Untouched by commercialism, your days in St Lucia will be priceless
Regarded as among the world’s top destinations for honeymooners, you don’t need to be in love to fall in love with St Lucia. One of the Caribbean’s most precious jewels, St Lucia was considered so beautiful, the French and the British fought over it for 150 years. Today, the only battle you’re likely to face is when deciding whether to sightsee or laze around doing absolutely nothing.
Here you will enter a world of tropical ambience, where elusive parrots squawk overhead, orchids trail their scent in the air, hummingbirds buzz near brilliant heliconia and climbing palms encircle tall trees like lovers embracing.
Considering the island has an abundance of sprawling resorts and luxury villas, it isn’t overrun with tourist attractions, chiefly because it hasn’t succumbed to the commercialism that has saturated so many of the other islands of the Caribbean. Nonetheless, there’s plenty to see and do. Much of the island is rural, with picturesque fishing villages dotting the coast leading onto leafy coconut plantations fringed by mountainous jungle and the dramatic backdrop of twin volcanoes. Jagged parts of terrain lie beneath the sea, making it a diver’s paradise with underwater mountains and caves. But it’s the vision of hot sandy white beaches and the warmth of the locals that will stay with you forever.
When to Go
St Lucia is one of the windward islands, so make sure you pack a jumper if visiting in the winter season, as it’s famous for cold nighttime winds despite calm weather conditions during the day. High temperatures pivot around 28 to 21 degrees Celsius, but avoid summer, as it tends to be nastily humid.
There are two airports on the island: Hewanorra International Airport at Vieux Fort is located 40 miles south of Castries, and George Charles Inter Island Airport is just outside Castries. Be warned – fares from the airport to the inner districts usually drain the wallet. The most cost-effective are taxis, readily available from the Hewanorra airport to Castries and the north of the island.
Places to Eat
Prepare yourself for a feast – restaurants serve up a combination of international and Creole food using nothing but fresh local produce, and for fussy palates there are specialty restaurants. Dine in the Soufriere district with spectacular views of the volcanoes, or pay a visit to Oceana, with the Caribbean Sea spread at your feet.
Places to Go
Castries: The island's capital, this is a busy port city set on a large natural harbour and home to a lively nightlife and scores of handicraft stalls. Be sure to visit the delightful Derek Walcott Square, a quiet central square surrounded by a handful of 19th-century wooden buildings with gingerbread-trim balconies.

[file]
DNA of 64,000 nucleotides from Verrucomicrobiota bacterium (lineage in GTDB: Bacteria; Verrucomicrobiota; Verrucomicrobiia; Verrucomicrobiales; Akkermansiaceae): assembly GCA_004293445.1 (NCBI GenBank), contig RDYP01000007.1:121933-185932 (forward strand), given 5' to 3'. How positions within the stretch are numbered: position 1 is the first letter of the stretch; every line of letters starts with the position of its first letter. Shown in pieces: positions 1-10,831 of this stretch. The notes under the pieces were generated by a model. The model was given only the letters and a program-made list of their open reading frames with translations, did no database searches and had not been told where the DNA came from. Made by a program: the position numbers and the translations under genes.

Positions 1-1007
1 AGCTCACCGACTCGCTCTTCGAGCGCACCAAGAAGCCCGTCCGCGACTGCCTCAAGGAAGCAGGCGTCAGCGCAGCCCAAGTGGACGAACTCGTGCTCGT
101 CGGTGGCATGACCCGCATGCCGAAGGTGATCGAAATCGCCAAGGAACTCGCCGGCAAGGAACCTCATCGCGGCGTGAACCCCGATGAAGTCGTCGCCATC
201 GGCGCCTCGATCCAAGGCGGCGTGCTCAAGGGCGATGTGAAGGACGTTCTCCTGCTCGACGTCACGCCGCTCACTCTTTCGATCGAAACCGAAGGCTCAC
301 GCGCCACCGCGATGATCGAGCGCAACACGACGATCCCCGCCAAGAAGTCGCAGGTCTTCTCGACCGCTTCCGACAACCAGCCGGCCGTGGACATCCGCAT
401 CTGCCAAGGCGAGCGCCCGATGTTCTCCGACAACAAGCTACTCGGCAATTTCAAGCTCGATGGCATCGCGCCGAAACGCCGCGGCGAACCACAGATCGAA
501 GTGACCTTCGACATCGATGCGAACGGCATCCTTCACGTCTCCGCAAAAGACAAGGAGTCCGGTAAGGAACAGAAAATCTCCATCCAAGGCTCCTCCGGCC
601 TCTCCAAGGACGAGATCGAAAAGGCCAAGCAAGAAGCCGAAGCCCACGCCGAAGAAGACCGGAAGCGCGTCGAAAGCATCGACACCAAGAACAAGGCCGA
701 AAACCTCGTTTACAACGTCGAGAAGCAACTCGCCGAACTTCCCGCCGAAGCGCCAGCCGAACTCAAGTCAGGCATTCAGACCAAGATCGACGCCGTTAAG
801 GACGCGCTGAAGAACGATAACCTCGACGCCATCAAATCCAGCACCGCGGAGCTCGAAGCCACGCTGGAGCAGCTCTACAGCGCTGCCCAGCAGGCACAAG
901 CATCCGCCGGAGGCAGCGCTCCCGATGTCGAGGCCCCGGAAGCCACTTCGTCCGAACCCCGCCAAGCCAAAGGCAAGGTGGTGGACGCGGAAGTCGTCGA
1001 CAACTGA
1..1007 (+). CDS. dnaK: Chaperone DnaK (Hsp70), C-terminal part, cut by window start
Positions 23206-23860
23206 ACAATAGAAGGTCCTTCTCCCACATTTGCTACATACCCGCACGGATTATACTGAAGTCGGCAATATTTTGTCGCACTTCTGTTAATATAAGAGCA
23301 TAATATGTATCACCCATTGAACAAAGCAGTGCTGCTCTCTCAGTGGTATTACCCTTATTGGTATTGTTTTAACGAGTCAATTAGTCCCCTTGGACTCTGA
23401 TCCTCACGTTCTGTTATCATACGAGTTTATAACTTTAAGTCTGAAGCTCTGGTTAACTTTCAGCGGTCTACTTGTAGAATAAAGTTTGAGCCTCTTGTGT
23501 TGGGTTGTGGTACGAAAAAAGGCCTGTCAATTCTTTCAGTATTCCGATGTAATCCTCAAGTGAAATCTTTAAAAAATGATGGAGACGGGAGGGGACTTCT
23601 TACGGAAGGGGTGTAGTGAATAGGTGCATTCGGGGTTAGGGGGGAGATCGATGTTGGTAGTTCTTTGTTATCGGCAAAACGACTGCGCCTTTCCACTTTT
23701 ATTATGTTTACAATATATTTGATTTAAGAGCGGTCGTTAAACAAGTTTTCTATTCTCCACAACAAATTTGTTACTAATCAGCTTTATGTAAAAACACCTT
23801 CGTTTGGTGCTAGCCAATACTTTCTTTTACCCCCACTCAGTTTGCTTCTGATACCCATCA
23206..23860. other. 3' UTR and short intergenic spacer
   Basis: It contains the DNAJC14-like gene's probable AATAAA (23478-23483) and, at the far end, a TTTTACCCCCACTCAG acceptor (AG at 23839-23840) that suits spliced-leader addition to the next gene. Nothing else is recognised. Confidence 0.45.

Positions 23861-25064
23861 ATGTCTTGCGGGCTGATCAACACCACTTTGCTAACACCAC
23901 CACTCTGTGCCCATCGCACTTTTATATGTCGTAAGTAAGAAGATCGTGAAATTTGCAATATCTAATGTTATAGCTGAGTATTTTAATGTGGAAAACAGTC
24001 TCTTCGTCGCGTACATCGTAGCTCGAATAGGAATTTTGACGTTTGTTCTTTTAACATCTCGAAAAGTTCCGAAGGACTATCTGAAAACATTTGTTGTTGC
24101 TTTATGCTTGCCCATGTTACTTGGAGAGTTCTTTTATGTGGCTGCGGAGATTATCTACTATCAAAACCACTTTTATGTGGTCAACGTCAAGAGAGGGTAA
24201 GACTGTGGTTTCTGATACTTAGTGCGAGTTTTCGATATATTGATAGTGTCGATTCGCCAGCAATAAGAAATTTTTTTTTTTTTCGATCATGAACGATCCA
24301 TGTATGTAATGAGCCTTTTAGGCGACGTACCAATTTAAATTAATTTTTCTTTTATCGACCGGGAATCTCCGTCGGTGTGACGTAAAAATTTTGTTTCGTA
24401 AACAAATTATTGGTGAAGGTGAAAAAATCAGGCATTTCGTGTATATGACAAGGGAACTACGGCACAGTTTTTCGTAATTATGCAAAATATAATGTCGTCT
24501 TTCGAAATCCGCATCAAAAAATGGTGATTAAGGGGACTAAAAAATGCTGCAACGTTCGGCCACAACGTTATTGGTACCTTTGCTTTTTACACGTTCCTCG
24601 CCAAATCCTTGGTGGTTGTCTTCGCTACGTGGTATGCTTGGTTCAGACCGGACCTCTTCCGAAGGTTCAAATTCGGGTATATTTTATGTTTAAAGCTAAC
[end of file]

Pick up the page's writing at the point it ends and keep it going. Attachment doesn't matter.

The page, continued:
Marigot Bay: Backed by green hillsides, Marigot Bay is a lovely sheltered bay with a delicate palm fringed beach. Legend has it that the inner harbour is so deep, an entire British fleet once escaped French warships by sailing inside and covering their masts with coconut leaves.
Rodney Bay: A large protected bay that includes the resort area of Reduit Beach and the tiny fishing village of Gros Islet. Rodney Bay Marina, the island's largest yachting port, is situated between the two. Gros Islet is full of rural charm, with simple wooden houses and tin roofs, lots of rum shops and a shore full of painted wooden boats.
Frigate Islands Nature Reserve: Midway along the eastern coast, the Frigate Islands Nature Reserve, is a summer nesting site for frigate birds, herons and a couple of St Lucia's rare indigenous birds (the Ramier pigeon and the St Lucian oriole). We hope you’re feeling brave though – it's also home to boa constrictors and the more dangerous fer-de-lance pit viper.
Maria Islands Nature Reserve: Home to one of the world’s rarest grass snakes, this cluster of tiny islands is the only habitat of the kouwes snake and the Maria Islands ground lizard.
Sulphur Springs: A tad stinky, but incredible to look at. A barren terrain pocked with pools of boiling mud and steaming vents a stone’s throw from the volcano, the vents release great quantities of sulphuric gases, which are responsible for the yellow mineral deposits blanketing the area.
You can’t leave Lucia without…
Diving: St Lucia is a diving paradise. The island is at the tip of an underwater volcano where both beginner and experienced divers alike will enjoy the stunning variety of coral, sponge and marine life. Artificial reefs have developed around a number of sunken ships which have become home to huge gorgonians, black coral trees, gigantic barrel sponges, purple vase sponges and black lace corals. Exciting Caribbean diving trips will reveal turtles, nurse sharks, seahorses, angel fish, and golden spotted eels, to name but a few, among the dazzling cross section of Caribbean marine life.
• For further details visit www.saint-lucia.com.